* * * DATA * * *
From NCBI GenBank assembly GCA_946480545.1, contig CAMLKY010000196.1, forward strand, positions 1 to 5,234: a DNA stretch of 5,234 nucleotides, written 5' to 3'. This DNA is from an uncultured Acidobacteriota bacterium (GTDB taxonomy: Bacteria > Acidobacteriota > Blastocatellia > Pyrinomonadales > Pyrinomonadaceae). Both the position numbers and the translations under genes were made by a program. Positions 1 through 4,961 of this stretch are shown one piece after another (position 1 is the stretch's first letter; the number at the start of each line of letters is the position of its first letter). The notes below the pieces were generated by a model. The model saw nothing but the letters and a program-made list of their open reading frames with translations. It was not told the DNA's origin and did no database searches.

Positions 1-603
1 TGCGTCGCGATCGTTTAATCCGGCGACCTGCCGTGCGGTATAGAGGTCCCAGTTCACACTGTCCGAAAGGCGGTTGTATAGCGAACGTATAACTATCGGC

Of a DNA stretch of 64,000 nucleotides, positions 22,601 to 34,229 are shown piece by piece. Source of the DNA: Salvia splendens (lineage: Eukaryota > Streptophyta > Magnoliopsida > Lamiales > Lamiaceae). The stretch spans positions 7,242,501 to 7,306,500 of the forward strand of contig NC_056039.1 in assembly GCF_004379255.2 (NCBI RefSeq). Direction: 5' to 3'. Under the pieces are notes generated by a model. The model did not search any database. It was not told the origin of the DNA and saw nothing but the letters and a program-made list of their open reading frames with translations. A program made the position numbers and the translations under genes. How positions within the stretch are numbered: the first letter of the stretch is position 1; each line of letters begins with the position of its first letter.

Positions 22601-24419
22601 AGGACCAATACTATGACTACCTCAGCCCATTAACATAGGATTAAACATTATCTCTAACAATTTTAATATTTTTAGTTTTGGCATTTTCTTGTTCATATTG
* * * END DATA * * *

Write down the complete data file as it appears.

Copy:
From NCBI GenBank assembly GCA_946480545.1, contig CAMLKY010000196.1, forward strand, positions 1 to 5,234: a DNA stretch of 5,234 nucleotides, written 5' to 3'. This DNA is from an uncultured Acidobacteriota bacterium (GTDB taxonomy: Bacteria > Acidobacteriota > Blastocatellia > Pyrinomonadales > Pyrinomonadaceae). Both the position numbers and the translations under genes were made by a program. Positions 1 through 4,961 of this stretch are shown one piece after another (position 1 is the stretch's first letter; the number at the start of each line of letters is the position of its first letter). The notes below the pieces were generated by a model. The model saw nothing but the letters and a program-made list of their open reading frames with translations. It was not told the DNA's origin and did no database searches.

Positions 1-603
1 TGCGTCGCGATCGTTTAATCCGGCGACCTGCCGTGCGGTATAGAGGTCCCAGTTCACACTGTCCGAAAGGCGGTTGTATAGCGAACGTATAACTATCGGC

Of a DNA stretch of 64,000 nucleotides, positions 22,601 to 34,229 are shown piece by piece. Source of the DNA: Salvia splendens (lineage: Eukaryota > Streptophyta > Magnoliopsida > Lamiales > Lamiaceae). The stretch spans positions 7,242,501 to 7,306,500 of the forward strand of contig NC_056039.1 in assembly GCF_004379255.2 (NCBI RefSeq). Direction: 5' to 3'. Under the pieces are notes generated by a model. The model did not search any database. It was not told the origin of the DNA and saw nothing but the letters and a program-made list of their open reading frames with translations. A program made the position numbers and the translations under genes. How positions within the stretch are numbered: the first letter of the stretch is position 1; each line of letters begins with the position of its first letter.

Positions 22601-24419
22601 AGGACCAATACTATGACTACCTCAGCCCATTAACATAGGATTAAACATTATCTCTAACAATTTTAATATTTTTAGTTTTGGCATTTTCTTGTTCATATTG